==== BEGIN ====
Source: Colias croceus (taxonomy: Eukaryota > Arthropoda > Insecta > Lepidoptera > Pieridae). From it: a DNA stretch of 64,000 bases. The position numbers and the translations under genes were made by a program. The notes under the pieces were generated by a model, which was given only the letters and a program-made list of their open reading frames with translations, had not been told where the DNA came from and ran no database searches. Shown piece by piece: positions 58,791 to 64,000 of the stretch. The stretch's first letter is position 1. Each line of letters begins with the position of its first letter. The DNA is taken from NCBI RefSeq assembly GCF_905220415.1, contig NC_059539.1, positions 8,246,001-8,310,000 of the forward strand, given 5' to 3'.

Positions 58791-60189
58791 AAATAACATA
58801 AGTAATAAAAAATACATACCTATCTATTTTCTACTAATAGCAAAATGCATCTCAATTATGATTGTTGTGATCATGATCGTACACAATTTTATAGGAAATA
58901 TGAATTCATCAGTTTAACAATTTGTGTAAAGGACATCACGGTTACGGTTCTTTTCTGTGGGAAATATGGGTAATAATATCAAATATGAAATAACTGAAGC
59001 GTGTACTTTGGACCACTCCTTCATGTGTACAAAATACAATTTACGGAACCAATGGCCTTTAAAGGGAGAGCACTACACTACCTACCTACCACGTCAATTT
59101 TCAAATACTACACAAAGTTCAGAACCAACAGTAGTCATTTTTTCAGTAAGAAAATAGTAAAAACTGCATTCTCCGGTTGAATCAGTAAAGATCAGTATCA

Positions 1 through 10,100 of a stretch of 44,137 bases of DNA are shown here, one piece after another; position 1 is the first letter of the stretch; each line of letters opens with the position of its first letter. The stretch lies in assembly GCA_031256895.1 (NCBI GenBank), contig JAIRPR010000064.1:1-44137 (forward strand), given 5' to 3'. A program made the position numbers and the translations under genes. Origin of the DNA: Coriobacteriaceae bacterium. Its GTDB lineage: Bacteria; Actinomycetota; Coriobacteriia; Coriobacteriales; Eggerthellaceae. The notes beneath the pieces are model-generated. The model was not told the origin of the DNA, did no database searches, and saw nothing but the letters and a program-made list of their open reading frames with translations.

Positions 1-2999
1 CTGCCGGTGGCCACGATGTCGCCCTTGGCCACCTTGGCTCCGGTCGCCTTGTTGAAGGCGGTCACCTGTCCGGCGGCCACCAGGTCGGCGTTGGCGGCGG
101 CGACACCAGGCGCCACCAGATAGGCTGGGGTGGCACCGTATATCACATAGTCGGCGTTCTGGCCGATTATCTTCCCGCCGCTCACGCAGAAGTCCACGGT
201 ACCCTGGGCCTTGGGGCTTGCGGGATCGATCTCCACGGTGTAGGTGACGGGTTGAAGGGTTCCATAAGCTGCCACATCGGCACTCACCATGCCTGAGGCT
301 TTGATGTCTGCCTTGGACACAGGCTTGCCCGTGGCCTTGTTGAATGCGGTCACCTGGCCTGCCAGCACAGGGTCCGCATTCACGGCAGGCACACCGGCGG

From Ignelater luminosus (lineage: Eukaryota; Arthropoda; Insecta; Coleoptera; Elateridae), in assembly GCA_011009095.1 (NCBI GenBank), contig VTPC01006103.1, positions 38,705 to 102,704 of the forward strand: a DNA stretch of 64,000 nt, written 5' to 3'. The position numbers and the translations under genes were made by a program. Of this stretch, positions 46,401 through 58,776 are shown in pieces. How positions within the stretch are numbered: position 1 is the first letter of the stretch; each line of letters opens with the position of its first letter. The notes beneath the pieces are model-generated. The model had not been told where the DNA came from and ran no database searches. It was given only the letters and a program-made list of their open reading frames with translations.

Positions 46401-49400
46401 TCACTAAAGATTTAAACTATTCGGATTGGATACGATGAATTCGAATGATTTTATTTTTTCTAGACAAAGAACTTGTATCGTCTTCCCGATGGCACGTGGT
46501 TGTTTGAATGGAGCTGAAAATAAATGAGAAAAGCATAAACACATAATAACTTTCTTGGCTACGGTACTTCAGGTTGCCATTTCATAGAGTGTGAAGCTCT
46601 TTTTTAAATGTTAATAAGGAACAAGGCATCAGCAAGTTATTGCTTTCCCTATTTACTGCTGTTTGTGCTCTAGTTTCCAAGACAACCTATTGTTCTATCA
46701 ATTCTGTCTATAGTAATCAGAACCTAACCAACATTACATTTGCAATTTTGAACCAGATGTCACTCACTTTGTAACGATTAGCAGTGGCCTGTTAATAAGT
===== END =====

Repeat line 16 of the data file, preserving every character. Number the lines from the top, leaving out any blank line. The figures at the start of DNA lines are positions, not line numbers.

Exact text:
46401 TCACTAAAGATTTAAACTATTCGGATTGGATACGATGAATTCGAATGATTTTATTTTTTCTAGACAAAGAACTTGTATCGTCTTCCCGATGGCACGTGGT